Today, the castle is the site of popular festivals and is listed a Historical Monument by the French Ministry of Culture. For visitor's information, visit the France travel Guide featuring Sully-sur-Loire.

The larger photo of Château de Sully-sur-Loire courtesy of Oric1.

Castles of the Loire

Château de Pau

Château de Pau
Château de Pau

Located in Pyrénées-Atlantiques, Aquitaine, France, Pau Castle was built in 1370. The oldest part of the castle, the Keep, was built by order of Gaston III of Foix-Béarn, also known as Gaston Phoebus.

Gaston Phoebus, the Count of Foix, did not have a legitimate heir to succeed him. His son, also named Gaston, tried to poison his father with the blessings of King Charles II of Navarre. His efforts failed and the father imprisoned his treacherous son. He was later stabbed accidentally by his father during an argument. This left only illegitimate sons, one of which burned to death when his clothes caught fire at the Bal des Ardents (Ball of Burning Men).

Yvain de Foix, illegitimate son of Gaston Phoebus, was one of the performing men at the ball. In 1393, Queen Isabeau of Bavaria organized a party to celebrate the wedding of one of her ladies-in-waiting. King Charles VI of France and five other lords dressed up in linen clothes that was soaked in resin or pitch which acted as a glue to hold frazzled hemp so as to make them look like wild,hairy men. They were chained to each other and danced around like mad men. The torch bearers were told to stay away from the dancers, but one of them got too close, and one of the dancers went up in flames. The blaze engulfed all the dancers except one, who stood close to the Duchess of Berry. The brave duchess threw the train of her gown over him, which was enough to save him from the fire. After the threat of fire was over, she lifted the train from him, only to find that the man she had saved was actually King Charles VI himself.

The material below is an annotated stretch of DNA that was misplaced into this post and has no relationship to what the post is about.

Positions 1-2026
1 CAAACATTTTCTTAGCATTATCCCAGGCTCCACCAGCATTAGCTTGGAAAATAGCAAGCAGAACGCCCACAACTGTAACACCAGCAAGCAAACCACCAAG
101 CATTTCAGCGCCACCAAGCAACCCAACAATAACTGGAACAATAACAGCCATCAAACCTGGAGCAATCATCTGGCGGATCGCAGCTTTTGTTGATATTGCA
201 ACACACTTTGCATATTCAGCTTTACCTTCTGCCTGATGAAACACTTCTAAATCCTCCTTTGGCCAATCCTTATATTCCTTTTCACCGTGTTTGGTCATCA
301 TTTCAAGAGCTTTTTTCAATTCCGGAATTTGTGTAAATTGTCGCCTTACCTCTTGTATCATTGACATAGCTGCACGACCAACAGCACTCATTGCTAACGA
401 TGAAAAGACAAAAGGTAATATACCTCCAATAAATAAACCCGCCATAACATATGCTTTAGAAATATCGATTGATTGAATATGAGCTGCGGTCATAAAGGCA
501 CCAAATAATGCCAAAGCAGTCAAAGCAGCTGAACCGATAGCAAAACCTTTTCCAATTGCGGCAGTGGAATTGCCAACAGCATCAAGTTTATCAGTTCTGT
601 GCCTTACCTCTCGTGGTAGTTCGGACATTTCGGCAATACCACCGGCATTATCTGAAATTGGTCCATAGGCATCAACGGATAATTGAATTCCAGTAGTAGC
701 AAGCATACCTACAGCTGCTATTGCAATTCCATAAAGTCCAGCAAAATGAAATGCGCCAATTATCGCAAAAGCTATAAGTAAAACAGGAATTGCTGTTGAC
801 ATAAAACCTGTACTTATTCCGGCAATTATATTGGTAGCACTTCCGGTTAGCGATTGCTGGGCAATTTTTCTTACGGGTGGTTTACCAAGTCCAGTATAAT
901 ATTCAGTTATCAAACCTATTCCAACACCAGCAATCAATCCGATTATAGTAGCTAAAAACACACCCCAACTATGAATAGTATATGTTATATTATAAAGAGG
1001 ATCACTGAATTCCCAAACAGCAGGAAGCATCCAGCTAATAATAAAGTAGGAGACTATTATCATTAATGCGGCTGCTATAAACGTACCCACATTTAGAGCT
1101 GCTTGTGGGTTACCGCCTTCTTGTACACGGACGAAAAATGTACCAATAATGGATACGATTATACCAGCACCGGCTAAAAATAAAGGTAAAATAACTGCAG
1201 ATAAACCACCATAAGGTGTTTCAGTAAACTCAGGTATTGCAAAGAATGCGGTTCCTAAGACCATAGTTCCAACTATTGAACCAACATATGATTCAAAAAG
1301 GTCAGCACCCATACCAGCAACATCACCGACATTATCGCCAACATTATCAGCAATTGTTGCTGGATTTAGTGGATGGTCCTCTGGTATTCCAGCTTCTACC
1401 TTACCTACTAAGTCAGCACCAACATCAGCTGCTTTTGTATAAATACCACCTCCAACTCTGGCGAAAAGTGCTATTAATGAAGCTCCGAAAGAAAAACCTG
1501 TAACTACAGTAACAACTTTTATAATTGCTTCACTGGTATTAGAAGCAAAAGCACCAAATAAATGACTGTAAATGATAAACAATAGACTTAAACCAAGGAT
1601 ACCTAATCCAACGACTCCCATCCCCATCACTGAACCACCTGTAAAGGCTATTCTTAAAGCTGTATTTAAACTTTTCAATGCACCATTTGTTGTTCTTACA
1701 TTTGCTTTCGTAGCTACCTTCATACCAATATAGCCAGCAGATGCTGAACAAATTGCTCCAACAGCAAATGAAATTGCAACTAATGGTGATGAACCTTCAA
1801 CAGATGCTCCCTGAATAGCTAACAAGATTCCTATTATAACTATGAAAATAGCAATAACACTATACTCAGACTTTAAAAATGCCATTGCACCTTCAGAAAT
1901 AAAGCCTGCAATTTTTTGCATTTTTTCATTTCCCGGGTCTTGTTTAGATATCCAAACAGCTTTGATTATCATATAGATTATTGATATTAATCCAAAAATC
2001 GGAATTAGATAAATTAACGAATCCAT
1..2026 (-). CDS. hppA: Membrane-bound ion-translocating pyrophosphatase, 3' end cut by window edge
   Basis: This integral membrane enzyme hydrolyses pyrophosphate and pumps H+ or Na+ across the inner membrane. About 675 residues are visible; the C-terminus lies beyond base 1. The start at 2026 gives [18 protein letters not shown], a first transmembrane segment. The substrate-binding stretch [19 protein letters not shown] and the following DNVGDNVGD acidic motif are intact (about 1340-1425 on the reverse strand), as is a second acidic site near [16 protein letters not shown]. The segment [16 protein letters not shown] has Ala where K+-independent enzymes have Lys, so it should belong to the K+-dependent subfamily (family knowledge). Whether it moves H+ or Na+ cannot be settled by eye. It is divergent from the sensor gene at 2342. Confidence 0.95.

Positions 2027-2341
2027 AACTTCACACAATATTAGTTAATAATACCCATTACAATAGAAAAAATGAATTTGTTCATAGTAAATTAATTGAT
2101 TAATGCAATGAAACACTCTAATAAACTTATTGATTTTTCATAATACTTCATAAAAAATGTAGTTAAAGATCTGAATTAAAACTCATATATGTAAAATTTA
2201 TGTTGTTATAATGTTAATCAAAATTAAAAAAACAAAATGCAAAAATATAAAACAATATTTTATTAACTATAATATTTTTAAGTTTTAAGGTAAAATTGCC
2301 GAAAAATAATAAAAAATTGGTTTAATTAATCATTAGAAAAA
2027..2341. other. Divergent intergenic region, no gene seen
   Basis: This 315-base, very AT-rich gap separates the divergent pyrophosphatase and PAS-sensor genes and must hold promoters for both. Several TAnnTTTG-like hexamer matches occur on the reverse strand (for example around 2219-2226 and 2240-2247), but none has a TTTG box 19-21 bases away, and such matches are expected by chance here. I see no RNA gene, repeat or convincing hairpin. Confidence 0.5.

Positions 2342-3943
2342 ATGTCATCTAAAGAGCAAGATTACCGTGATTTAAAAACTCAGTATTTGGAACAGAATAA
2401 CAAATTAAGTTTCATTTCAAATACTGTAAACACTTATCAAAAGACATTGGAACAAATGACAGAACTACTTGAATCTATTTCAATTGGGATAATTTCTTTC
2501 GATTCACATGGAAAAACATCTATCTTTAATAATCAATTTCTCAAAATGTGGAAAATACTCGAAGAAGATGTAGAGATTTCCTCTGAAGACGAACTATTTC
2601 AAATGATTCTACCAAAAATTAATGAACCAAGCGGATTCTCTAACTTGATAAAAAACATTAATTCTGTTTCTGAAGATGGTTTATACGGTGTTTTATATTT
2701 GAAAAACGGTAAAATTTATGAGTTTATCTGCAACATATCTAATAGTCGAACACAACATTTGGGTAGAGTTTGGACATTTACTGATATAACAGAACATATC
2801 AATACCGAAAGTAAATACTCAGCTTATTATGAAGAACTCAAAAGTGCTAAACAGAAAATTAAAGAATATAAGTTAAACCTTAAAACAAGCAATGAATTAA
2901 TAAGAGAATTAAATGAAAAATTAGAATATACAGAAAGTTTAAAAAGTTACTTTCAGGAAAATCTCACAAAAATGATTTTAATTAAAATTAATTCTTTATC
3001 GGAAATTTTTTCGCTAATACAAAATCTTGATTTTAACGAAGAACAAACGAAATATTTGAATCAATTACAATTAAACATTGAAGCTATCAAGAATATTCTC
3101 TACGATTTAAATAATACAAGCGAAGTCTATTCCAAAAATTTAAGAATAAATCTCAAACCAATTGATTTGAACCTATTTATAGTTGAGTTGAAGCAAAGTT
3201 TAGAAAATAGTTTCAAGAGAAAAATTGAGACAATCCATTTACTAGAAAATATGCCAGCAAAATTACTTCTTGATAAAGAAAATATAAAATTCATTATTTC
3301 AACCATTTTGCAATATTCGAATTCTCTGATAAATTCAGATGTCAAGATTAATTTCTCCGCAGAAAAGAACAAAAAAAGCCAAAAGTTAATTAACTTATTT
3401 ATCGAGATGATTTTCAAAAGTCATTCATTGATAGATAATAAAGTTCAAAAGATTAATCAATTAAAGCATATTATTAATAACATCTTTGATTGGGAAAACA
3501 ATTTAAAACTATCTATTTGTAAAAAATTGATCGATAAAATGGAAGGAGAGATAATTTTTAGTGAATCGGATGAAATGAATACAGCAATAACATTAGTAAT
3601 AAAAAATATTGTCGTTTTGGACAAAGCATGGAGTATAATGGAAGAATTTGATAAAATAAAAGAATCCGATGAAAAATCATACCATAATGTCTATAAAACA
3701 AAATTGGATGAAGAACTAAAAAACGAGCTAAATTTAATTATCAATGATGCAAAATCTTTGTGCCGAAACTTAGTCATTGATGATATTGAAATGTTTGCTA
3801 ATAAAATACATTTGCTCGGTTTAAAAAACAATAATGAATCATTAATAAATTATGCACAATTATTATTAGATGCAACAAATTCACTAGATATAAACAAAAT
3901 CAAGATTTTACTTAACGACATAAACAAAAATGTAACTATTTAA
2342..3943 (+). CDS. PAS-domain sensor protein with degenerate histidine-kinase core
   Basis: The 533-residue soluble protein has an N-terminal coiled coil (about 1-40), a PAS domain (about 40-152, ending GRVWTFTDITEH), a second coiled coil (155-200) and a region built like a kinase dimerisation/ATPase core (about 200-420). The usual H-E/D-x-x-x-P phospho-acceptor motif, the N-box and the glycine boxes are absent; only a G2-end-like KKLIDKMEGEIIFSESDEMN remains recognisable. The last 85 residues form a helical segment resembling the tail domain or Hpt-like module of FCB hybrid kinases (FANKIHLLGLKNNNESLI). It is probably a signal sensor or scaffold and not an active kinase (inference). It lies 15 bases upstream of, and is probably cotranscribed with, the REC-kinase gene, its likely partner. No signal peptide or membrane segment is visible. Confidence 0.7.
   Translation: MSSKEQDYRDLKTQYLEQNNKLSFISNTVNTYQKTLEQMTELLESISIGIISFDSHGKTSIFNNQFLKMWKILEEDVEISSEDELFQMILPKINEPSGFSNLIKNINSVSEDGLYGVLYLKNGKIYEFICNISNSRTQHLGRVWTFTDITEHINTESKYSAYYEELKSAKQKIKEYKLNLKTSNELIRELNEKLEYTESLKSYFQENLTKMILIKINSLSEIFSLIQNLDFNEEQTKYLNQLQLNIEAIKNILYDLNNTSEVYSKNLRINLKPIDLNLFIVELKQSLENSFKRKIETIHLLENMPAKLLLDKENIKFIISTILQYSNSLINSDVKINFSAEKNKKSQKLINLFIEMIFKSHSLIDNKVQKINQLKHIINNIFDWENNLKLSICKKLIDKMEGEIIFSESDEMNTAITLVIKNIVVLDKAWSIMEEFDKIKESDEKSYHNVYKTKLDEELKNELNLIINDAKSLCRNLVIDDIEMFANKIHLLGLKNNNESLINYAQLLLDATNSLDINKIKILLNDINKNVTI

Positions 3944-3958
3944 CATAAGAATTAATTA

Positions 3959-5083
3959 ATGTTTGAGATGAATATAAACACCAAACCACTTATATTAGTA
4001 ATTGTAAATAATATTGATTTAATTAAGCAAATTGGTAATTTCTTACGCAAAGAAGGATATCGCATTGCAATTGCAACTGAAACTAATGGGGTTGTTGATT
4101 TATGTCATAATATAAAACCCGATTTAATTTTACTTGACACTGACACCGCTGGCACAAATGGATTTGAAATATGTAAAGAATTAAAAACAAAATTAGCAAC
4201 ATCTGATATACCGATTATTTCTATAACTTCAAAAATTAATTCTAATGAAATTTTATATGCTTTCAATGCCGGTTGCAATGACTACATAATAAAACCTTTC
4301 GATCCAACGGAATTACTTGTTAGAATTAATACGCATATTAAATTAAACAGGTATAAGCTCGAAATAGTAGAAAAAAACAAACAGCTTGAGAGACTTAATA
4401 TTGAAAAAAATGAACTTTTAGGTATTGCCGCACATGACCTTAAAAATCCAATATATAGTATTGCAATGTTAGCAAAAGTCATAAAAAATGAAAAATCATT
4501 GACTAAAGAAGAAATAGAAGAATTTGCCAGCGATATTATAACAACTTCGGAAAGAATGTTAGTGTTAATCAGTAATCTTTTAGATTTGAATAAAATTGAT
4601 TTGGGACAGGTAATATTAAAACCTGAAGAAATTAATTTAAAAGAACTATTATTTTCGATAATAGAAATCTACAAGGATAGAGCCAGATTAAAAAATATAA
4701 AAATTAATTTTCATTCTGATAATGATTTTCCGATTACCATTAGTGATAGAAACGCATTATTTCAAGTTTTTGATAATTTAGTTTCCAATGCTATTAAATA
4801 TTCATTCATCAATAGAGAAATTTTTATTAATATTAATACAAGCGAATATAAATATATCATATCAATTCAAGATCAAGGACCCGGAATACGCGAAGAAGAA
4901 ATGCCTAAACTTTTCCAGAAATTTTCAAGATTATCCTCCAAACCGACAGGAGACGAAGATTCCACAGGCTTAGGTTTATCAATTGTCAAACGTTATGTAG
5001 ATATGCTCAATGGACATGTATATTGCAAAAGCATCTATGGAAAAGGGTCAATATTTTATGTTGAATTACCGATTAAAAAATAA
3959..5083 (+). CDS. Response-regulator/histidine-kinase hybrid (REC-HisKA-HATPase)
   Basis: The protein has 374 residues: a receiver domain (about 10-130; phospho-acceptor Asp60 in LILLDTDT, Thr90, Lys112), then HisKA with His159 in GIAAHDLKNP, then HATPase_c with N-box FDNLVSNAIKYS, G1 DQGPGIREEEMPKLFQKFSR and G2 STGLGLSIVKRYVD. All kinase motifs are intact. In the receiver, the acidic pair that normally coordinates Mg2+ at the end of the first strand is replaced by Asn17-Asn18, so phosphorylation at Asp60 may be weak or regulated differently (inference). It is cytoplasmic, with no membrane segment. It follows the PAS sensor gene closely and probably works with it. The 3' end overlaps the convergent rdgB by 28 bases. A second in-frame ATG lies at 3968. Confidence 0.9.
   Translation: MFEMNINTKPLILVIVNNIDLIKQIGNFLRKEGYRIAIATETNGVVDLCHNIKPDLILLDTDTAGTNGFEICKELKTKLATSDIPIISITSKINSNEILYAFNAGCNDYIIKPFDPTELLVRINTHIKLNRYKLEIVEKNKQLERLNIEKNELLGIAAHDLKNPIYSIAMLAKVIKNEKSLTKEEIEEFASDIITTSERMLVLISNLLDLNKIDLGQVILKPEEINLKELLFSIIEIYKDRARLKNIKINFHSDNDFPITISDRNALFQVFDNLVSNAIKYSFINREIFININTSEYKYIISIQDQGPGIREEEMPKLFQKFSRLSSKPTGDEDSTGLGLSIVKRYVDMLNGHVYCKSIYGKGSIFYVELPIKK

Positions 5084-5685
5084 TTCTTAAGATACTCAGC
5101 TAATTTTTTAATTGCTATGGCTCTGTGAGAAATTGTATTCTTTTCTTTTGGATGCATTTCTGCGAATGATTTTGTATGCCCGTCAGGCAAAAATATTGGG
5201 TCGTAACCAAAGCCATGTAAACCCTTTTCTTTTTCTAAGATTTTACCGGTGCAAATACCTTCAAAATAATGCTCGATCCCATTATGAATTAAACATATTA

Pau Castle was a favorite amongst the royalty. In 1532, Princess Marguerite, who was known for her love of flowers, had the gardens built at Pau Castle. In 1533, King Henry IV of France was born here. Napoleon also stayed here on occasion, as well as Marie Antoinette.

Today, the castle is home to The national museum of the Castle of Pau, and is a beautiful and popular attraction. For visitor's information, go to the Pau-Pyrénées website.

The large photo of the Castle of Pau above courtesy of userid_unavailable.

Learn more about the beautiful Castles of France

Chateaux of the Loire Valley
Chateaux of the Loire Valley

A beautifully detained book highlighting the Castles in France's Loire region.

 

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    • TonyPayne profile image

      Tony Payne 6 years ago from Southampton, UK

      France has some wonderful castles, excellent series of lenses.